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Central Oregon pharmacies impacted by nationwide cyberattack; some unable to process prescriptions

Bend, ORE. (KTVZ) -- Change Healthcare is the victim of a nationwide cyberattack, resulting in a shutdown of their systems for more than a week and nationwide impacts. The cyberattack prevented some pharmacies from processing prescriptions to insurance companies to receive payment.

According to Prescryptive Pharmacy in Redmond, the two main switches that pharmacies use to process claims are Change Healthcare and RelayHealth.

"If one of them goes down, that's a huge part of the U.S. market." the pharmacy's manager, Levi Martin, said Thursday.

Martin says they primarily use RelayHealth, so they haven't been seriously impacted by the attack. He says he has been dealing with more patients outside of the system, as requests have been coming in from a variety of local pharmacies, including Safeway and Costco.

"I have had patients come here specifically because their regular pharmacy was unable to receive prescriptions." Martin said.

A week after the cyberattack disrupted insurance processing at pharmacies across the US, health care professionals from Maryland to New York tell CNN the hack continues to disrupt their businesses, potentially cutting into revenue.

St. Charles Health System is a user of Change Healthcare. In a statement to NewsChannel 21, they said:

"St. Charles Health System is closely monitoring and responding to the cyberattack to Change Healthcare, which is a national health tech company used by St. Charles that helps pharmacies process claims. Pharmacy services for patients who are in the hospital or who are being discharged are not affected, as the pharmacy continues to fill needed prescriptions for patients. Additionally, data from St. Charles was not impacted, and no patient information was breached during this attack.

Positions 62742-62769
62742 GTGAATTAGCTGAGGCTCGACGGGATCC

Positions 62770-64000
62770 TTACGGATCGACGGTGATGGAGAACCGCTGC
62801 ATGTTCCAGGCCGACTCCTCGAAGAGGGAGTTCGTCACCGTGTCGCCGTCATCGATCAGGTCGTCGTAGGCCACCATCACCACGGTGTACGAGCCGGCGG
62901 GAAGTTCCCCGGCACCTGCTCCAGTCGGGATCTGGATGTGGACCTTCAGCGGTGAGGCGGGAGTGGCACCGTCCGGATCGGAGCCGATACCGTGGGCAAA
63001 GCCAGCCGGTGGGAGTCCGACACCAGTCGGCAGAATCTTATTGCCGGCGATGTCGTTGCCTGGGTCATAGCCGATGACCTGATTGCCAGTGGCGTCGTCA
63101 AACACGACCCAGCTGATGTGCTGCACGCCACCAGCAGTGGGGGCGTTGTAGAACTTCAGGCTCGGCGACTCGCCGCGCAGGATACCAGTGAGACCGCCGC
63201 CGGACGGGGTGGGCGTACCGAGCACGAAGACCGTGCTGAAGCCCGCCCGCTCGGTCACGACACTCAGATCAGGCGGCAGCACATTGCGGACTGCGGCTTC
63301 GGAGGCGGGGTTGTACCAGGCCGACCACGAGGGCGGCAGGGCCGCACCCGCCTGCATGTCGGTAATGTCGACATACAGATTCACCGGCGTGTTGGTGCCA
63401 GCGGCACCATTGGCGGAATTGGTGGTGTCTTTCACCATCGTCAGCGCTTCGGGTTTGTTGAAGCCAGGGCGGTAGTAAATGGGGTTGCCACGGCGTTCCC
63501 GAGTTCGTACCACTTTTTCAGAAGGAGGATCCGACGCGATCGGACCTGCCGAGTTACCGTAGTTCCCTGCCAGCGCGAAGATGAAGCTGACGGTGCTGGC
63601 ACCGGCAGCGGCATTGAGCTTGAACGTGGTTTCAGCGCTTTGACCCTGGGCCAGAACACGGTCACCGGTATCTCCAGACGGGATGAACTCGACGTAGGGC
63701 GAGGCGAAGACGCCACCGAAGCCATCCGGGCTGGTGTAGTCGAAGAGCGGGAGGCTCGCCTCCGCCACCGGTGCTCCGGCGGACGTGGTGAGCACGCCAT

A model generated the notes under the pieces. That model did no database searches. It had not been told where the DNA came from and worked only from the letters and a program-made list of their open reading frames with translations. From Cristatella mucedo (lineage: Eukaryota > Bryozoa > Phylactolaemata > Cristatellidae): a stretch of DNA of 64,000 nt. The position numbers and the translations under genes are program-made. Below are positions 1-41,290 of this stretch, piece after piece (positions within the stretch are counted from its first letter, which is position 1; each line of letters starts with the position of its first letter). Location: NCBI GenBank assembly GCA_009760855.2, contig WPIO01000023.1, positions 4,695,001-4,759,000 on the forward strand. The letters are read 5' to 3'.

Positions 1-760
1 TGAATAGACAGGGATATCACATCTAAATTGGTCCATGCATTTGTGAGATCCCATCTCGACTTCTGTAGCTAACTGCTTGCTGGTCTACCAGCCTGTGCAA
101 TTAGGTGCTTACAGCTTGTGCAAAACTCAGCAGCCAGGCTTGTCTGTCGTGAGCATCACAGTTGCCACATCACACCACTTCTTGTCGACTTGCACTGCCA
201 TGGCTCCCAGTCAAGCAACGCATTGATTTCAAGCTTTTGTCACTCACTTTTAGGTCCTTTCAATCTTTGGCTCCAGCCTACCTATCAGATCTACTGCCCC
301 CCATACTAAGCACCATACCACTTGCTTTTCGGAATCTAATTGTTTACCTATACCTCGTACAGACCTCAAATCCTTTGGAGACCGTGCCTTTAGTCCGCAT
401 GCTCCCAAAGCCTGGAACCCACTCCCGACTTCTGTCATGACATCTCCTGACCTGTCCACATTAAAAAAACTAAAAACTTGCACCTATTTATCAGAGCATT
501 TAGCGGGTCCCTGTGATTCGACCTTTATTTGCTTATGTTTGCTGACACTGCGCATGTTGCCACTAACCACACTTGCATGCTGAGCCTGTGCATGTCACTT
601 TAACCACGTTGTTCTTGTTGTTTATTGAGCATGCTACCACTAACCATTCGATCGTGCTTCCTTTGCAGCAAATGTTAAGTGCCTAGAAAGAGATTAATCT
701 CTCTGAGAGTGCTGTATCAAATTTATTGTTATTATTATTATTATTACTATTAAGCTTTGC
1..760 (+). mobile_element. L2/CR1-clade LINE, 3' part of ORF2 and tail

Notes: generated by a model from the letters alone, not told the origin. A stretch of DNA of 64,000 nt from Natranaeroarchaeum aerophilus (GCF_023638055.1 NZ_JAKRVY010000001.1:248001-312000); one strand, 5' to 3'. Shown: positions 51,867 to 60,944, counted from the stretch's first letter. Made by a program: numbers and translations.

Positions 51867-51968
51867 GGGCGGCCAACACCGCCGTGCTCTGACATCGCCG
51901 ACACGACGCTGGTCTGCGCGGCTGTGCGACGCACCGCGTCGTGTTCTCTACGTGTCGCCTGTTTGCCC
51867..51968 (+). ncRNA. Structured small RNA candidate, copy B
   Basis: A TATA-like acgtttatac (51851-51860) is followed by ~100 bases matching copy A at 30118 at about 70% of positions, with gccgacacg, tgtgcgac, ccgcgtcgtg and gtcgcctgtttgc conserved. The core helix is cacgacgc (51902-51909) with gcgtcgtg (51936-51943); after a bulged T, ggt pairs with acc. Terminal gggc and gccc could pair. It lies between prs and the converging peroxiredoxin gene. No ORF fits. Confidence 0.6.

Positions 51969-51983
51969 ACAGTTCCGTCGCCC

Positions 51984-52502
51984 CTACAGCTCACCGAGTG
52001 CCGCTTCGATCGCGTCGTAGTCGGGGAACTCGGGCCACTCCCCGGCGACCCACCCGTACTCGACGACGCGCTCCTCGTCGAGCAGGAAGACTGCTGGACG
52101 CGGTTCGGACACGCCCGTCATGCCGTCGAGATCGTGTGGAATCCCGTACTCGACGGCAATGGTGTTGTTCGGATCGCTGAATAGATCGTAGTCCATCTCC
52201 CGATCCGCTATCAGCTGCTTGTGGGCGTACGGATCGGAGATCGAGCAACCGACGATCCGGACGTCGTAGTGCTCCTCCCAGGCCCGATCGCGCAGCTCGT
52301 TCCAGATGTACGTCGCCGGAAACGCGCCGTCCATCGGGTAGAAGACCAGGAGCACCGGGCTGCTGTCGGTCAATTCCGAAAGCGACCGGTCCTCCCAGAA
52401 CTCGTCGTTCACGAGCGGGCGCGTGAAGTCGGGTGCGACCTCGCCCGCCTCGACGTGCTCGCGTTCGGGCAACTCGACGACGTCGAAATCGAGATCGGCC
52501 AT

“While this attack has affected our back-end processes, we are working hard to ensure that it is in no way impacting our ability to provide patients with the medications they need,” said Michael Powell, Chief Pharmacy Officer.

According to Mosaic's pharmacy director, back-end processes involve making sure a patient has active insurance.

"That is broken for many pharmacies across the country. And the other piece is being able to fill that prescription. And so that's also not working. So many pharmacies are not able to fill currently for prescription processing." said Melissa Brewster, Mosaic Health's Director of Pharmacy Services.

Affected pharmacies are now forced to require patients to pay out of pocket for their prescription or provide them for free, with the hope of billing the insurance at a later date.

"Small pharmacies and hospitals are really worried right now about their cash flow and the fact that they aren't able to bill for prescriptions. And it can also mean that some patients don't get the medications that they need." Brewster said.

Mosaic's pharmacy director says patients can transfer prescriptions to different pharmacies in town. She says Mosaic Health uses a different processor, so they aren't having issues with their system.

UnitedHealth Group, the owner of Change Healthcare, says the cyberattack was perpetrated by the Blackcat ransomware group.

It's unclear how long it will be until the systems are up and running again, according to pharmacies. Change Healthcare has been working closely with cybersecurity firms and law enforcements to fix the problem.

Article Topic Follows: Business

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Jillian Fortner

Jillian Fortner is a multimedia journalist for NewsChannel 21. Learn more about Jillian here.


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